Financial Expert Learns Hard, Valuable Lesson After ID Theft

How to rebound after being victim of fraud

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Freeman

“I felt violated and victimized,” Harrine Freeman says of the day her purse was stolen from the passenger seat of her locked car at a Hyattsville, Maryland gas station in late July. No one at the busy corner station offered much information after the thief smashed a window and sped off with her house keys, checkbook, driver’s license, car insurance, vehicle registration, nearly $100 in cash, as well as her credit, ATM, and health insurance cards. “People were just looking at my car, but no one was saying anything,” Freeman says. “Later, the gas station clerk told me that the same thing happened to another woman the week before.”

The car break-in led to a long battle against ID theft for Freeman. The Identity Theft Resource Center reports that nearly 10 million Americans were victims of identity theft in 2008, a number expected to grow due to the shrinking economy. On average, victims lose between $851 and $1,378 out of pocket due to expenses related to identity theft and spend an average of 116 hours repairing the damage. In total, Freeman estimates she spent $2,000 and 100 hours on damage control so far. Here, Freeman, author of How to Get Out of Debt (Adept Publishing; $19.95) and CEO and owner of H.E. Freeman Enterprises, a personal finance service, shares the frustrations and lessons learned during her still unsolved case of identity theft and offers tips to use should you find yourself a victim of identity fraud.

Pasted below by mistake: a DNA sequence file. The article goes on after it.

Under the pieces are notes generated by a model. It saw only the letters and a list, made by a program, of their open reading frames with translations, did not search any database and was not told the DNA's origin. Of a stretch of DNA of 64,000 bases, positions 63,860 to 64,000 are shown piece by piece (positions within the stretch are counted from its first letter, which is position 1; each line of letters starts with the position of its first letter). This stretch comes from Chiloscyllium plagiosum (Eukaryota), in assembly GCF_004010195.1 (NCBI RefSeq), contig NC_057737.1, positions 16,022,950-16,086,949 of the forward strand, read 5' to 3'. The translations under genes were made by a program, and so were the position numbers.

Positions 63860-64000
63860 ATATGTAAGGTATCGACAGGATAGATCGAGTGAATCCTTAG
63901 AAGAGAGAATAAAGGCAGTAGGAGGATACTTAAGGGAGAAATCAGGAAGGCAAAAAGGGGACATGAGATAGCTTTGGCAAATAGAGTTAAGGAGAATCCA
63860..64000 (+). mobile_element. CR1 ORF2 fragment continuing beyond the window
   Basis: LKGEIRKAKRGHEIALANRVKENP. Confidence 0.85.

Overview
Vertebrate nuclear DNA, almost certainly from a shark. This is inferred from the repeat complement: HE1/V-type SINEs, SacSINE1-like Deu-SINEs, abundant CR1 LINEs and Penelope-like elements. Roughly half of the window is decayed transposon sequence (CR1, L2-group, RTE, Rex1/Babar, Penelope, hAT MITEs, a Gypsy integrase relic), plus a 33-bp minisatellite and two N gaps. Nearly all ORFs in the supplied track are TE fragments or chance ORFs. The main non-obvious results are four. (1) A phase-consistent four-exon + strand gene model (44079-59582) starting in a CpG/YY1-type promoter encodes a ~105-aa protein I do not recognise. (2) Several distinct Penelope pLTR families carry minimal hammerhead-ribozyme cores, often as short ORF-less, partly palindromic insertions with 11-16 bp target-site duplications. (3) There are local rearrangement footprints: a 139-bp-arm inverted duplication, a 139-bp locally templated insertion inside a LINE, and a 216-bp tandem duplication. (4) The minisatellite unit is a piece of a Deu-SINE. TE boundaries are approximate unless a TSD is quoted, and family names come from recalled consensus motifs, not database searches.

“Luckily I still had my cell phone and was able to call the police and cancel everything but my checking account, which I had to close in-person the next day though I was able to flag the account for suspicious activity,” Freeman says. She filed an identity theft complaint with the Federal Trade Commission and placed fraud alerts with the credit reporting agencies, along with TeleCheck.

“I later filed complaints against my bank with the Better Business Bureau, the North Carolina Department of Justice Consumer Protection Agency as well as State of North Carolina Office of Commissioner of Banks where the bank is headquartered after I found out the thief was able to withdraw $3,000 from my new account even though you had to swipe a debit card and enter a secret code for every transaction,” she adds.  “I’d already reported the potential for identity theft to the bank and found out a transaction for $1,200 was under investigation, but even knowing my situation, the bank still charged me $207 in insufficient funds fees.”

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